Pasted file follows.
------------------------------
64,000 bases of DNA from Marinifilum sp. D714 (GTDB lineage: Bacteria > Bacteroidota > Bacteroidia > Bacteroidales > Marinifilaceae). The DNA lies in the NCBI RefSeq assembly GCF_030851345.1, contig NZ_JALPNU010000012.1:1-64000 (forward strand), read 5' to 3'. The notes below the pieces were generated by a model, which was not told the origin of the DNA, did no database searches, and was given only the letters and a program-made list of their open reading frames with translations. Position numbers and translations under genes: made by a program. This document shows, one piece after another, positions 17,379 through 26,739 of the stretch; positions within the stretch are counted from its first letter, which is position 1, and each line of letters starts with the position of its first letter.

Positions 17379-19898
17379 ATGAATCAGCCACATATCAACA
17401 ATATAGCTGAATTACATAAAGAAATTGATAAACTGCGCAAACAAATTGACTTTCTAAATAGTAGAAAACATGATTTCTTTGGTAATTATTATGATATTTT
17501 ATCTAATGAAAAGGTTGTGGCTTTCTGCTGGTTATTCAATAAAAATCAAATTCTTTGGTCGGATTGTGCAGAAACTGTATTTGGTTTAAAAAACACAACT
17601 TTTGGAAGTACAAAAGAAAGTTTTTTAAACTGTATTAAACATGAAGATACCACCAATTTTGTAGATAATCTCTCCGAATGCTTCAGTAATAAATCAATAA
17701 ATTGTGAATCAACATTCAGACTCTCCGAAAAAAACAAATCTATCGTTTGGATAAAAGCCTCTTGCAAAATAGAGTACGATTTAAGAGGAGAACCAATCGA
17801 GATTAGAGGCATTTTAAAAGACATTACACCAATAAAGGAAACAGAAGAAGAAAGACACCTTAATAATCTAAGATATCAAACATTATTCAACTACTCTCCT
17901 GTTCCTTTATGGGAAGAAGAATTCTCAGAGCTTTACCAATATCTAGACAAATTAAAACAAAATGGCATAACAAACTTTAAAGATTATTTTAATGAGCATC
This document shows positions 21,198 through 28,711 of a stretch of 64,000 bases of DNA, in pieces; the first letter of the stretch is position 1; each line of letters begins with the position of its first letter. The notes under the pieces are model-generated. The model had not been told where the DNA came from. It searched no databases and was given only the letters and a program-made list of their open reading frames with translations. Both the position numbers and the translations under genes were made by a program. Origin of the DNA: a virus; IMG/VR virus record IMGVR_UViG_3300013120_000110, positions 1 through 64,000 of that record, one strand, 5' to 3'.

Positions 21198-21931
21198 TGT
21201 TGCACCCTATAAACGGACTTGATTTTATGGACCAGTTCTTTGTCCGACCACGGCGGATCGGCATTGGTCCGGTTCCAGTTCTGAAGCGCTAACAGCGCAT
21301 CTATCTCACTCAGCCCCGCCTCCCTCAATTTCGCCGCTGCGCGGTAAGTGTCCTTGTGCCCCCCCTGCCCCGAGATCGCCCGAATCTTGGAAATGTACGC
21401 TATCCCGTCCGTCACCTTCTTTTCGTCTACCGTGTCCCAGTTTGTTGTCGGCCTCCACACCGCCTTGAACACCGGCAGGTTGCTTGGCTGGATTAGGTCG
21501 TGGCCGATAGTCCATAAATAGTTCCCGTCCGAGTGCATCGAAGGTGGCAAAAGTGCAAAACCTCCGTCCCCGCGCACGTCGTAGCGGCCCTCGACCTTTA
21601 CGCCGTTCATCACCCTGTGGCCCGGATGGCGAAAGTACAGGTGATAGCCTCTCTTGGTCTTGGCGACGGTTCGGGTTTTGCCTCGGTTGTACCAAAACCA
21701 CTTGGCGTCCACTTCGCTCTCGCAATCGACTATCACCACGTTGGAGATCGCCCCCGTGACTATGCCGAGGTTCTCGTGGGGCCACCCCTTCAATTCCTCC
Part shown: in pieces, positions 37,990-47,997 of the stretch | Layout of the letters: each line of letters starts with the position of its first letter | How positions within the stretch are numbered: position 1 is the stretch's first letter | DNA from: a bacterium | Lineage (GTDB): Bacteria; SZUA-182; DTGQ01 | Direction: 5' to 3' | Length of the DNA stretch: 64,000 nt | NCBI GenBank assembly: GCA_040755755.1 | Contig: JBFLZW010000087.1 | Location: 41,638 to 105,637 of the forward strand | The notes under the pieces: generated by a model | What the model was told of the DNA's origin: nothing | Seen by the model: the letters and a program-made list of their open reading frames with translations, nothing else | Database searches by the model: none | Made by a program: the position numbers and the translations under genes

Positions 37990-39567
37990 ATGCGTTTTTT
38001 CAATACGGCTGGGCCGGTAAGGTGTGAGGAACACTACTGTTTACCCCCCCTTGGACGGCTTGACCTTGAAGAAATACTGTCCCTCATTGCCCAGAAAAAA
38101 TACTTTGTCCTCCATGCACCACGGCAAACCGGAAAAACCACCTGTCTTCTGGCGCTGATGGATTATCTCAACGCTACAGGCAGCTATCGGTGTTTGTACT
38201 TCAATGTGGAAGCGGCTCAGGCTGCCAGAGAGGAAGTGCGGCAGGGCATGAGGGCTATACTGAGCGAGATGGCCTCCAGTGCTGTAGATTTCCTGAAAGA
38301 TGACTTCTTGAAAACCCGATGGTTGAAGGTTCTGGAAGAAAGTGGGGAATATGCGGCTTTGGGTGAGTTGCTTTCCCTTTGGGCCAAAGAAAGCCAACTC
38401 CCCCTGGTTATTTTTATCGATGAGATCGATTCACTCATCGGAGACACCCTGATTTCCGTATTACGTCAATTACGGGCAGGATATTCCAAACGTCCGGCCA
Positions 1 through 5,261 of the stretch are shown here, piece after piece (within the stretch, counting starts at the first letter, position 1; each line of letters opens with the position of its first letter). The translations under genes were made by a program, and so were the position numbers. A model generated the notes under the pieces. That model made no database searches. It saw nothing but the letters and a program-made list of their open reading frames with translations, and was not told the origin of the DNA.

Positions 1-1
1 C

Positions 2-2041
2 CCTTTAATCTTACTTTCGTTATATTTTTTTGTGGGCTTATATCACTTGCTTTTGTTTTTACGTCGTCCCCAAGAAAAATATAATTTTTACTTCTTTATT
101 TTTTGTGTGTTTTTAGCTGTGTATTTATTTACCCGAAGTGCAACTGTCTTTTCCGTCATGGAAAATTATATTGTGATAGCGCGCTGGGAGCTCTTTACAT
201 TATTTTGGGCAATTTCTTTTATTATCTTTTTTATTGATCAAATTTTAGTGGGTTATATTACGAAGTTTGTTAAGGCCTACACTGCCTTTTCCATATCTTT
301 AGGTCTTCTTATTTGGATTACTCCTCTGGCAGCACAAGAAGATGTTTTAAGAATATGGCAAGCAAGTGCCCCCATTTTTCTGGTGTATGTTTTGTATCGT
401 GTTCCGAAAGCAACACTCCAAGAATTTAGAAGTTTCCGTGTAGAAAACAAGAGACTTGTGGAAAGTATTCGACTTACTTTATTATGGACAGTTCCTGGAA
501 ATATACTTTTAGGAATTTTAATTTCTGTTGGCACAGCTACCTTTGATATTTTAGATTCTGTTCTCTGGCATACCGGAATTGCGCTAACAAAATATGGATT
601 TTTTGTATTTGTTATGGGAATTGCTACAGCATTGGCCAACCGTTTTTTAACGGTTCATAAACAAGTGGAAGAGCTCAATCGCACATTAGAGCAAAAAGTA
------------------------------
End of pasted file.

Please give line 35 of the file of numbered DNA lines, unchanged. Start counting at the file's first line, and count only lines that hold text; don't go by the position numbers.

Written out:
401 GTTCCGAAAGCAACACTCCAAGAATTTAGAAGTTTCCGTGTAGAAAACAAGAGACTTGTGGAAAGTATTCGACTTACTTTATTATGGACAGTTCCTGGAA